More And More Gen Xers Are Learning What It’s Like To Live Alone

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A generation that thrived on being left alone after school is proving adulting alone isn’t that bad. Apparently, the independence that Gen Xers developed in their childhoods is proving to be paramount in adulting.

Now that the “Latchkey Generation” is fully in midlife, they’re showing the world that living in solitude doesn’t necessarily mean you’re lonely. In fact, some prefer it. A few Gen Xers recently shared what it’s like to live alone with The New York Times.

One of the Gen Xers, Jay Miles, has never been married and doesn’t have any kids. The 52-year-old’s independent lifestyle has suited his creativity as a videographer in Connecticut. As he put it, his mix of “independence and stubbornness” has allowed him to happily live alone.

Donna Selman feels similarly about being single. The 55-year-old college professor who lives in Illinois is grateful to be on her own. In fact, she is thankful that she is able to enjoy the financial and emotional autonomy that her mother and aunts were unable to experience.

Is It Surprising That The ‘Latchkey Generation’ Wants To Be Alone As Adults?

According to a recent study, Miles and Selman are just two people part of a growing demographic group in the United States: people 50 and older who live alone.

In 1960, only 13 percent of American households had only one occupant. That number has continued to steadily rise over the years, and the Census Bureau places it at around 30 percent today. In fact, if a household is headed by a person age 50 or older, the number increases to 36 percent.

There are several reasons for the shift in household dynamics. Gen Xers grew up during a time when divorce became common. Plus, women were able to work more outside of the home.

As Generation X became adults, some of them chose not to marry and not to have any kids. They opted for a life of solitude, just as Miles did.

Since women were also to work outside of the home, Gen Xers like Selman found that they were content being the breadwinner and living on their own.

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Just as Miles and Selman are happy with their choices, other adults who have chosen to remain on their own have positive views about living alone.

According to Dr. Markus Schafer, a sociologist at Baylor University who studies older populations, “There is this huge, kind of explosive social and demographic change happening.”

Although many Gen Xers appear to be happy on their own, there is some concern about what this will mean for the generation as they continue to age. Even Dr. Schafer’s research shows that while people who live alone still have an active social life, people in this group are typically more lonely than people who live together.

A bigger concern, however, is the challenge of living alone as a person ages. “What will happen to this cohort?” asked Dr. Schafer. “Can they continue to find other supports that compensate for living alone?”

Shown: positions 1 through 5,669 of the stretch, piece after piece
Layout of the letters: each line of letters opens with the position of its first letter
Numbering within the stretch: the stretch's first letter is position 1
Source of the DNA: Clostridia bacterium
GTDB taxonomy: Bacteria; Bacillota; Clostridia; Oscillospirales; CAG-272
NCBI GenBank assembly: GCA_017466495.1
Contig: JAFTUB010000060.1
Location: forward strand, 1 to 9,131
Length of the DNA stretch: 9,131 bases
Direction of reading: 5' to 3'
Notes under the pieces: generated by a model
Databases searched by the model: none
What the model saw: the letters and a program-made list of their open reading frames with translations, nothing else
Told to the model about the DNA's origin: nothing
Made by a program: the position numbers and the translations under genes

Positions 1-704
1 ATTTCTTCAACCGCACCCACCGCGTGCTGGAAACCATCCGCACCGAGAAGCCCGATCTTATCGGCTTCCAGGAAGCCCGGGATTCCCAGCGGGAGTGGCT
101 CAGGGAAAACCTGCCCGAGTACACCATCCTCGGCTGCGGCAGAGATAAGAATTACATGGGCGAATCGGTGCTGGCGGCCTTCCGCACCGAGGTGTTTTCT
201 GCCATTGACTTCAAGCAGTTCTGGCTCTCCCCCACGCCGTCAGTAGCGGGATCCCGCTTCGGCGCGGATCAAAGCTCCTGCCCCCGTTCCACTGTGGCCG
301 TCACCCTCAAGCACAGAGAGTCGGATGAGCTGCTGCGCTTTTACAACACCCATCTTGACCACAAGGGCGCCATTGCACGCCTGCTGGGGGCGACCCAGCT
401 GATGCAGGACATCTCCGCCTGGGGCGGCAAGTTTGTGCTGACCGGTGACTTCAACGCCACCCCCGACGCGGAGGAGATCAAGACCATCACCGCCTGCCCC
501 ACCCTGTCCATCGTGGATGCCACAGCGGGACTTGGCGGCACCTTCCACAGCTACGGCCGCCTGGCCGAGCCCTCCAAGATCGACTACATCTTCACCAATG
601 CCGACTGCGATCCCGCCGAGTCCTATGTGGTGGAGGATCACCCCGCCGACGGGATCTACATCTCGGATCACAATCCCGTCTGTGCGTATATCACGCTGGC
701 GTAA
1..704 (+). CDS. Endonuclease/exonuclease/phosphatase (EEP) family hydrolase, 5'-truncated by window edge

Thank You For Being A Friend

For a generation that was raised on TV, the answer may come from a surprising source. Perhaps Generation X just needs to look to a popular TV series from the 1980s: The Golden Girls. In the show, four women in their 50s and older end up living together after they all become single.

Though Gen Xers may be reluctant to give up their solitude and move in with their friends, the idea of community and caring for one another could prove to be key for this generation. The Golden Girls showed the world that you don’t necessarily need family to take care of you as you age. All you need are a group of loving friends.

Selman, the 55-year-old professor, figured that out during the COVID-19 pandemic. Apparently she decided to use her time in isolation to stave off loneliness and depression by establishing new routines. One way she did so was regularly calling and depending on a group of female friends.

The professor has even traveled down the road and back again to farmer’s markets where she has met new friends. Friendship has proven to be a game-changer for Selman. As the Gen Xer said, she’s happier now than she was before the pandemic.

Several Generation X solo dwellers have admitted to exploring various living options as they age. Many realize that although they’ve been able to live on their own so far, aging may change that in the future. Some people are even looking back to living arrangements they had in college and as young adults.

According to 56-year-old Patrick McComb, “I’ve been talking to friends about end-of-life issues and how we might want to get together.” The graphic designer of Riverview, Michigan went on to say that, “Being alone till the end would not be the worst thing in the world. But I would prefer to be with people.”

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